My advice for black voters like me
It is time for us as African Americans to vote for people we know, not just for the candidates the Black Political Caucus, or any other group, endorses. This has gotten us nothing in the past.
If a candidate doesn’t come to your community, has no interest in letting you know who they are or what their convictions or community plan is, then we must not vote for them. That’s common sense.
Vote for those who worked with you, talked to you, tried to get to know you, and helped when you needed help.
Marjorie Parker, Charlotte
No one’s vote should count more
Regarding “Judges order transparency for new NC maps, citing ‘highly improbable’ GOP assurances” (Sept. 4):
It is time for Republicans and Democrats in the N.C. legislature to pass legislation that prohibits partisan gerrymandering and establishes a fair and nonpartisan method for drawing legislative and congressional districts in the future, whatever party is in the majority.
No longer should a Republican voter or a Democrat voter have her vote count more than the vote of a person of the opposite party. We will then be in compliance with the fundamental principle of democracy of one person, one vote.
Let the work begin immediately.
Cecil Clifton, Davidson
A candidate’s past doesn’t tell all
Regarding “The Charlotte Observer’s endorsements for Charlotte City Council races,” (Sept. 1 Editorial):
I worry that a candidate like Jorge Millares is not endorsed because of prior tax problems that he is repaying on schedule and for one bad check 15 years ago. We need to evaluate a candidate in the context of what he or she has done to take responsibility and correct financial problems, and for what they are contributing to our community today.
Nelda Leon, Charlotte
Spend on repainting NC roads too
Regarding “An NC surplus? Tell it to NC drivers” (Sept. 5 Editorial):
Another very important use of the N.C. revenue “surplus” is to repaint road traffic lines and directional guides.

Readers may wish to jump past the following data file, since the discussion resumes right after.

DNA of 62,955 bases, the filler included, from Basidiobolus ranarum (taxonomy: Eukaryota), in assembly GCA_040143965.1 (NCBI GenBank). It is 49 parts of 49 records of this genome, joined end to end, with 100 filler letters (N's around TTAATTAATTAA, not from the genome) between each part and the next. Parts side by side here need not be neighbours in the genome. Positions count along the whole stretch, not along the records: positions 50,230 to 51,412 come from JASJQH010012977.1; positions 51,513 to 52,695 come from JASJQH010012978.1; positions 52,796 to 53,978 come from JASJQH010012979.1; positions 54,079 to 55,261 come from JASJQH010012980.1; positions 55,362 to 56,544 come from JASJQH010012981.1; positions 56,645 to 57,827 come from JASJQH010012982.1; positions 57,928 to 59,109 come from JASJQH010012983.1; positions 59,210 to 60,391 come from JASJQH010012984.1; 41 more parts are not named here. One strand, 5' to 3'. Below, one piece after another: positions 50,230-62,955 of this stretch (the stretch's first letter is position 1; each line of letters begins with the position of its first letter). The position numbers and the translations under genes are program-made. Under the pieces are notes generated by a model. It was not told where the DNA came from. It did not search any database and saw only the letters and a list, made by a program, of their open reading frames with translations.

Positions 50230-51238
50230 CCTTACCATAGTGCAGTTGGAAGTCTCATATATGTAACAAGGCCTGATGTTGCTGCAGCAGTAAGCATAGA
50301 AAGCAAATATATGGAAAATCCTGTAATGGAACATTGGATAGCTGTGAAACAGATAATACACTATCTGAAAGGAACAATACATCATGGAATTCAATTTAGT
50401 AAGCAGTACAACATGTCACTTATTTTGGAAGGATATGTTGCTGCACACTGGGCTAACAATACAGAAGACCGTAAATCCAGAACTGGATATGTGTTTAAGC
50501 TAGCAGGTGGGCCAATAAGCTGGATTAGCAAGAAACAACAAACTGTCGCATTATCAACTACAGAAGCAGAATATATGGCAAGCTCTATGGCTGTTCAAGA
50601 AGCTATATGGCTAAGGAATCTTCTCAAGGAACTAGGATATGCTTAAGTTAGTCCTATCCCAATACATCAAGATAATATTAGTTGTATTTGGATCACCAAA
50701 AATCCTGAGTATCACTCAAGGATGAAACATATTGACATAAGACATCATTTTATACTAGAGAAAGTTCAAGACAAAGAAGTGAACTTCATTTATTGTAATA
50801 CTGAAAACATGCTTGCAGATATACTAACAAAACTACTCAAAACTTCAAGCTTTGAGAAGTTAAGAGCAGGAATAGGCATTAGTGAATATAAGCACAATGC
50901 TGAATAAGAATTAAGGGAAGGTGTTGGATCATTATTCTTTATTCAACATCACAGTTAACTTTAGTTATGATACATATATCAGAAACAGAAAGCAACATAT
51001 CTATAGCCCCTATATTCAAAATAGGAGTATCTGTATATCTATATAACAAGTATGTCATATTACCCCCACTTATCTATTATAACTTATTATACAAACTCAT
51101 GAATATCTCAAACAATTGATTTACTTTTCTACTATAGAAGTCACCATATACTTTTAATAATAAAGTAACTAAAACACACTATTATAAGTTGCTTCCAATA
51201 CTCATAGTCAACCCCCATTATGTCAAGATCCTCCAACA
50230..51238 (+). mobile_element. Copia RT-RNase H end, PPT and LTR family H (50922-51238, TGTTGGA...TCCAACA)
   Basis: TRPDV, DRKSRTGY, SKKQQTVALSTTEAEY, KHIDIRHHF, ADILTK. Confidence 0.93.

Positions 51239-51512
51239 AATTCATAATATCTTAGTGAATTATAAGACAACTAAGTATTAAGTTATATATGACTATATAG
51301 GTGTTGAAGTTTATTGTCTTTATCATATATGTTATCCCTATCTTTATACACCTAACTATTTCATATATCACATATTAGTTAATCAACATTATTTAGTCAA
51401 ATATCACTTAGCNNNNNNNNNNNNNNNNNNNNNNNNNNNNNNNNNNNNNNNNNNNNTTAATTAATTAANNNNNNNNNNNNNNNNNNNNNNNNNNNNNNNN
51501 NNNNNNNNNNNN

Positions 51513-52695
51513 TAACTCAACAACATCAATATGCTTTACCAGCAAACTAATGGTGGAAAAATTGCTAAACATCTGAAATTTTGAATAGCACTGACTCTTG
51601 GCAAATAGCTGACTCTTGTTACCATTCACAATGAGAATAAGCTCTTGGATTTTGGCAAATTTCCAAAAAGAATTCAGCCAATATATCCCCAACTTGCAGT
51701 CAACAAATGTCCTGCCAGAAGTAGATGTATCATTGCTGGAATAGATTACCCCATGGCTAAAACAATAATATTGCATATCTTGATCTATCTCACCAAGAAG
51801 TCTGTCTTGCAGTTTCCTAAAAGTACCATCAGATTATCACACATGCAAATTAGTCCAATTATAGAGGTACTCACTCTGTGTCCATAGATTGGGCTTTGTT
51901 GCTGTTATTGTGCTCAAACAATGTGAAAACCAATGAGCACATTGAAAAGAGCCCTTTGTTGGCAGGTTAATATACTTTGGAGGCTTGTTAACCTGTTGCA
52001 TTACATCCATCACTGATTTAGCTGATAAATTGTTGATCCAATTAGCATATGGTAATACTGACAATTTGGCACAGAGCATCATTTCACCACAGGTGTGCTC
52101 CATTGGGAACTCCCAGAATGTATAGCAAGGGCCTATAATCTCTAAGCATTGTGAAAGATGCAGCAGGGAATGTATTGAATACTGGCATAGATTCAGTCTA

This neglect is especially dangerous at night and during bad weather.
The minor cost of addressing this would be an efficient use of our tax dollars, easily mitigated by the great savings in fewer emergency responses, traffic tie-ups, injuries and lives lost.
Russ Straith, Cornelius
To raise CMS scores, help parents
Regarding “North Carolina releases school performance grades. Here’s how CMS did.” (Sept. 4):
With another discouraging report on the state of our public schools it occurred to me that we need a different approach to improve things for our students.
Instead of blaming teachers, let’s put significant money and resources into helping parents do their part in educating their children.
Surely there is someone who has the creativity and vision to find ways to involve parents and teach them how to improve their students’ outcomes.
We need more school counselors and support personnel so students can learn and become successful in the classroom.
Ann Moore, Charlotte
Cars and guns? No comparison.
Regarding “Liberal hypocrisy in the gun debate” (Sept. 4 Forum):
This letter writer’s comparison of cars and guns is flawed. Cars are created to transport people, and yes, accidents do happen. Guns are created to kill.
Assault rifles were intially created with one purpose — to kill human beings.
There is a good answer: Ban assault rifles for other than military use.
Rev. Margaret Howell, Charlotte
Treat TV coverage like Cheerios
Regarding “Time to regulate hurricane hype” (Sept. 4 Forum):
I appreciate watching network coverage of Hurricane Dorian, and all severe weather coverage. Millions of others do as well, based on the huge ratings networks like CNN and The Weather Channel get during major breaking news and weather.
Thank goodness our founders created the free press so we have the freedom to watch whatever we want.
If you don’t like Cheerios, you don’t have to buy them. If you don’t enjoy watching the weather coverage, then don’t watch.
Please don’t ever let the government start regulating what we can and cannot watch, as governments do in China, Turkey, Russia, Cuba and Korea. Imagine what it’d be like to turn on the TV and find only coverage the government wants us to see.
Doug Drew, Charlotte